Monthly Archives: February 2016

Exploring Canyonlands and More

With a surfeit of red rock buttes, mesas, and canyons around Arches National Park and Moab, Utah, you may be tempted to skip Canyonlands National Park. Resist that urge. It’s actually the largest of the four national parks in Utah and the entrance to the Island in the Sky section of the park is just 35 miles from Moab. Four hundred thousand visitors come here each year but we didn’t fight hordes of tourists at the scenic overlooks or on the trails. The day we visited in late September, we had the place nearly to ourselves.

Utah State Route 313, Dead Horse Scenic Byway, to Canyonlands is an enjoyable drive with hairpin curves and splendid views including the Merrimac and Monitor Buttes, named for   Civil War ironclads.


Merrimac and Monitor Buttes from Hwy 313  

We stopped for photos and the rest area came in handy, too. Get used to pit toilets, however, because flush toilets were few and far between. This photo also illustrates why Jim is not often in charge of our camera.


Rest stop on Hwy 313 outside Canyonlands National Park

Our first stop inside Canyonlands was at the visitor center which is always the best place to get your bearings and a good introduction. We always make it a point to see the video program for background information and ask friendly rangers any questions we have.


Nearby Shafer Canyon Overlook provided the first of many magnificient views.


Shafer Canyon Overlook panorama, Canyonlands National Park, Utah

Then we embarked on a moderately difficult hike out to Upheaval Dome. Watch out for the slickrock (smooth, polished rock that can be slippery) and some steep dropoffs along the way. Where the path is not readily apparent, you will see cairns (stacked stones) to mark the trail. I would have gotten lost several times without the cairns.



Trail to Upheaval Dome, Canyonlands NP



Cairns marking the trail to Upheaval Dome


Trail to Unheaval Dome, Canyonlands NP


Jim climbing the trail to Upheaval Dome, Canyonlands NP

When we reached the overlook, we struck up a conversation with a young woman who told us she was an aerial acrobat. Her goal was to have her picture taken doing a bridge at the edge of the abyss. I felt very brave standing further from the edge for my photo.



Upheaval Dome, Canyonlands NP




Upheaval Dome, Canyonlands NP


On the hike back from Upheaval Dome, Jim spotted this desert horned lizard, a prime example of apatetic coloration.


Desert Horned Lizard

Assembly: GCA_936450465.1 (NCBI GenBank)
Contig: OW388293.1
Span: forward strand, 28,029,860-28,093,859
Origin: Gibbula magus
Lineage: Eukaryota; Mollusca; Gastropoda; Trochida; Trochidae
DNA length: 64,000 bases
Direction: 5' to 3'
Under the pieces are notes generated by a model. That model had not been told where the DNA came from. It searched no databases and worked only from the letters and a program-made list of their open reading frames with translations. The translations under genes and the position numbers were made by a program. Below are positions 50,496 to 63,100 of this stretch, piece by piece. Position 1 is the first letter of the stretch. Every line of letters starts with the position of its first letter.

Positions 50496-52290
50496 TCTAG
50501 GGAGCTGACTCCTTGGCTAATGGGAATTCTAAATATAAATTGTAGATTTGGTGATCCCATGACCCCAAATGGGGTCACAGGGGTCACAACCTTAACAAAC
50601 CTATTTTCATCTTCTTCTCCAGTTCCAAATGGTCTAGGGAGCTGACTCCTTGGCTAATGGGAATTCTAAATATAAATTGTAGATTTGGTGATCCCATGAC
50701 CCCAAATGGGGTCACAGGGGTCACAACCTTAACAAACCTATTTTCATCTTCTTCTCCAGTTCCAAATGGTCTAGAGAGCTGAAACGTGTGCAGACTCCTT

After a light lunch at the picnic facilities when we returned from our hike, we drove on to Green River Overlook and finally to Grand View Point Overlook. The amazing, awe-inspiring views prompted me to remark that I believed Canyonlands was every bit as spectacular as the Grand Canyon, just on a smaller scale. More on that later when I post about our stop at the North Rim of the Grand Canyon.


Lunch at Canyonlands NP


Green River Overlook, Canyonlands NP


Green River Overlook, Canyonlands NP



Grand View Point Overlook, Canyonlands NP




Grand View Point Overlook, Canyonlands NP

After seeing so much, we were tempted to skip Dead Horse Point State Park on our way back to Moab. This is one of those not-to-be-missed sights so stop there to avoid future regret. The entrance fee is only $10. Honestly, I hadn’t heard of this park before our visit but judging by the number of tour buses lined up, I’m in the minority. It’s definitely part of the tour circuit and you’ll understand why when you see it. The legend behind the name of the park is that wild mustangs were corraled on the point and for whatever reason, they were left without water and perished within sight of the Colorado River which they couldn’t access. The white rock in the canyon that looks like a horse is symbolic of the story.


Dead Horse Point panorama, Utah


I circled the symbolic horse on this photo. Can you see it?


The dead horse enlarged. If you still can’t see it, cock your head to the left a bit.

The other claim to fame of this canyon is the final scene in Thelma and Louise was filmed here. The car containing the dummies of Susan Sarandon and Geena Davis went much farther than anticipated, landed in the Colorado River, and required a crane to remove it. But guides will tell you all signs of the movie set were removed. “Leave no trace.”

This very full day had one more treat in store for us. The Moab area has a Rock Art Auto Tour with many examples of Indian petroglyphs and pictographs. Pictographs are painted or drawn on the rock and petroglyphs are scratched or engraved into the rock. Our tour on Utah Scenic Byway 279 included examples of petroglyphs.



Utah Scenic Byway 279 along the Colorado River




Native American Petroglyphs along Scenic Byway 279 in Utah




Petroglyph Rock Art on the rock wall along Scenic Byway 279 in Utah



Petroglyph Rock Art along Scenic Byway 279 in Utah




Wildflowers along Utah Scenic Byway 279

We found lodging in Moab that evening by calling early in the day for a reservation. Dinner consisting of BBQ and scrumptious sweet potatoes at the Blu Pig capped off another perfect day in Utah.


Based on events in September 2015.

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Arches, Arches, and More Arches

We didn’t see nearly all of the more than 2000 arches in Arches National Park, but we saw many. Arches National Park has the largest concentration of arches anywhere in the world so this is the place to visit if you want to see these spectacular red rock formations carved by erosion. We also saw pinnacles, balanced rocks, and spires as well as fins and monoliths.